Home Smoking Bans Prevent Teens From Lighting Up
Parents who enforce no-smoking rules at home are less likely to have teens who experiment with cigarettes, a new study finds.
“This basic intervention — implementing a household smoking ban — has the potential to promote antismoking norms and to prevent adolescent smoking,” said lead study author Alison Albers, Ph.D., an assistant professor at Boston University School of Public Health.
Albers and colleagues interviewed 2,217 Massachusetts adolescents ages 12 to 17, and followed them for four years. They discovered that teens living in households that did not ban smoking were more likely to report smoking as socially acceptable, compared to teens whose parents banned smoking.
Teens whose parents allowed smoking at home also tended to believe that a higher percentage of adults in their town smoked, compared to teens with household bans.
Forbidding smoking at home was also related to reduced incidence of smoking experimentation, although this only occurred in youth who lived with nonsmokers, the authors report in the October issue of the American Journal of Public Health.
Youths who lived with nonsmokers but did not have a household smoking ban were nearly twice as likely to begin experimenting with cigarettes, compared to teens whose parents banned smoking.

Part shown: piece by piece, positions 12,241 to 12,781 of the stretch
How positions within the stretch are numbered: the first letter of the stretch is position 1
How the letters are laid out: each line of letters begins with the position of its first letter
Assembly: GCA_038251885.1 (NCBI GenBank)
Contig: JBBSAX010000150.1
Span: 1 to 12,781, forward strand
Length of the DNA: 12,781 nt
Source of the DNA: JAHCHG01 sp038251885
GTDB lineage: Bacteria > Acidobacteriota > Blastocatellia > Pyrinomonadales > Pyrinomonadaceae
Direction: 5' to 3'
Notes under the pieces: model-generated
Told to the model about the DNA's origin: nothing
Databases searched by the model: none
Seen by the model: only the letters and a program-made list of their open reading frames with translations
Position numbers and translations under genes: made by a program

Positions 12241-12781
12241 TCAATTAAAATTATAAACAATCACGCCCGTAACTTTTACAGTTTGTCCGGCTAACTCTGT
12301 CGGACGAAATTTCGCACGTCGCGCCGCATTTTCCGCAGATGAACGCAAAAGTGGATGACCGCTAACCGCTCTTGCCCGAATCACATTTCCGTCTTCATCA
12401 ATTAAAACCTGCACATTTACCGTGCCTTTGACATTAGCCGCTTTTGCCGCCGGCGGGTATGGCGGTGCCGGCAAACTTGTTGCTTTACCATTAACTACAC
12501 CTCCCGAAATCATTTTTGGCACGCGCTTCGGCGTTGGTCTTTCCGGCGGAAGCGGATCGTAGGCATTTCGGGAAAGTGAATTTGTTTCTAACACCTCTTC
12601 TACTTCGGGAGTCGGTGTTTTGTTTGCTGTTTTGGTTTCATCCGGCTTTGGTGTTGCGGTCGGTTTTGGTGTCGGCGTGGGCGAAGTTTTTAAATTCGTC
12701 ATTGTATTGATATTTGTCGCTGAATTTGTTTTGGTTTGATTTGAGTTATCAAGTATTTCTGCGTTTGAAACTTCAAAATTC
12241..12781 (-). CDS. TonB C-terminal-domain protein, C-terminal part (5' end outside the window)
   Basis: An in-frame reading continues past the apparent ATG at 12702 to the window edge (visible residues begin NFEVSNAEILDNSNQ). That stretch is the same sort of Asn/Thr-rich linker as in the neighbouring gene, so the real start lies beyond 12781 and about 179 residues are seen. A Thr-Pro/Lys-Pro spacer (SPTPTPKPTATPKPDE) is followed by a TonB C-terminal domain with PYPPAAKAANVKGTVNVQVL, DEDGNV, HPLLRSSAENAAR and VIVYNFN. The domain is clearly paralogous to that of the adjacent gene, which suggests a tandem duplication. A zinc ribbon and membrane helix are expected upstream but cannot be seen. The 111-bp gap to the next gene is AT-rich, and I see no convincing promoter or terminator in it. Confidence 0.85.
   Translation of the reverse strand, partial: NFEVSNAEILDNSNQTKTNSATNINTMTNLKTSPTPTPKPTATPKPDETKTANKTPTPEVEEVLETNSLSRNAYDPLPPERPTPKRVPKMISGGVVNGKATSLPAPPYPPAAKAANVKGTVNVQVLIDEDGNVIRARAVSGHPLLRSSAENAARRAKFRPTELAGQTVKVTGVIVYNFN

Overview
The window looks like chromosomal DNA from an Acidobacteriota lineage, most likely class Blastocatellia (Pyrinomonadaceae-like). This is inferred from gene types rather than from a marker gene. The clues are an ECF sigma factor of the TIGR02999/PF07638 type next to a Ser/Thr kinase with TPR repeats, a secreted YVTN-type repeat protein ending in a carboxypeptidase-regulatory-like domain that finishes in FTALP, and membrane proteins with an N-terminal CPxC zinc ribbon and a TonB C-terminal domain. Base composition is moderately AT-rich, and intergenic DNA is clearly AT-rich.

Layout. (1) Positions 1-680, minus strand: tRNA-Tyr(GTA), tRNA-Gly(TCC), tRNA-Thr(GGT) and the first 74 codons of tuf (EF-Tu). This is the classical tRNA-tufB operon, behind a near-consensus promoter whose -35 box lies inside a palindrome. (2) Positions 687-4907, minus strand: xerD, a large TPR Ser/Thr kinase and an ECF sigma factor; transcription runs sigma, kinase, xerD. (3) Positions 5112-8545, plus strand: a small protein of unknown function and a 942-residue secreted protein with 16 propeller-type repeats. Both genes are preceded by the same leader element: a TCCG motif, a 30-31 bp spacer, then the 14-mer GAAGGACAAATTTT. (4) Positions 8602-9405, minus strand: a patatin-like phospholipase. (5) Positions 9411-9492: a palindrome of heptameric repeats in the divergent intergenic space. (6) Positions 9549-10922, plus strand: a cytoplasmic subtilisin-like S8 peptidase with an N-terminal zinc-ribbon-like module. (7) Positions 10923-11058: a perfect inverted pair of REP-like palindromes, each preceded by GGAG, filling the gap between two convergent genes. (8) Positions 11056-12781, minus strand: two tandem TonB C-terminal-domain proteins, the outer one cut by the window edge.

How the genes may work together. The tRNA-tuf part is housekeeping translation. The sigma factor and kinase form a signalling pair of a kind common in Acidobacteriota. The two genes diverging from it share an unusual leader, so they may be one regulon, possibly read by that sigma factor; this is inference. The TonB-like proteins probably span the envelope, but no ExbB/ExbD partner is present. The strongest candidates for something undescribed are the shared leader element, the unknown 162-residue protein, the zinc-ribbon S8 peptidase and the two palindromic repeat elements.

“Adolescents are faced with so many influences that contribute to smoking attitudes and behaviors . . . to find that a simple household rule that bans smoking in the home has a meaningful impact on smoking attitudes and behaviors is somewhat surprising,” Albers said.
“This study provides evidence that even in a smoke-free home environment, parental behavior remains a strong influence on teen smoking attitudes and behavior,” said Mary Hrywna. She is manager of the Center for Tobacco Surveillance & Evaluation Research at the University of Medicine and Dentistry and New Jersey School of Public Health in New Brunswick.
“These bans send a strong message to teens that it’s not okay to smoke, and in the face of so many other external factors that may influence teens to smoke — peers, advertising — a home smoking policy is one thing that parents can control to some extent,” Hrywna said.
The Flight Attendant Medical Research Institute and the National Cancer Institute funded the study.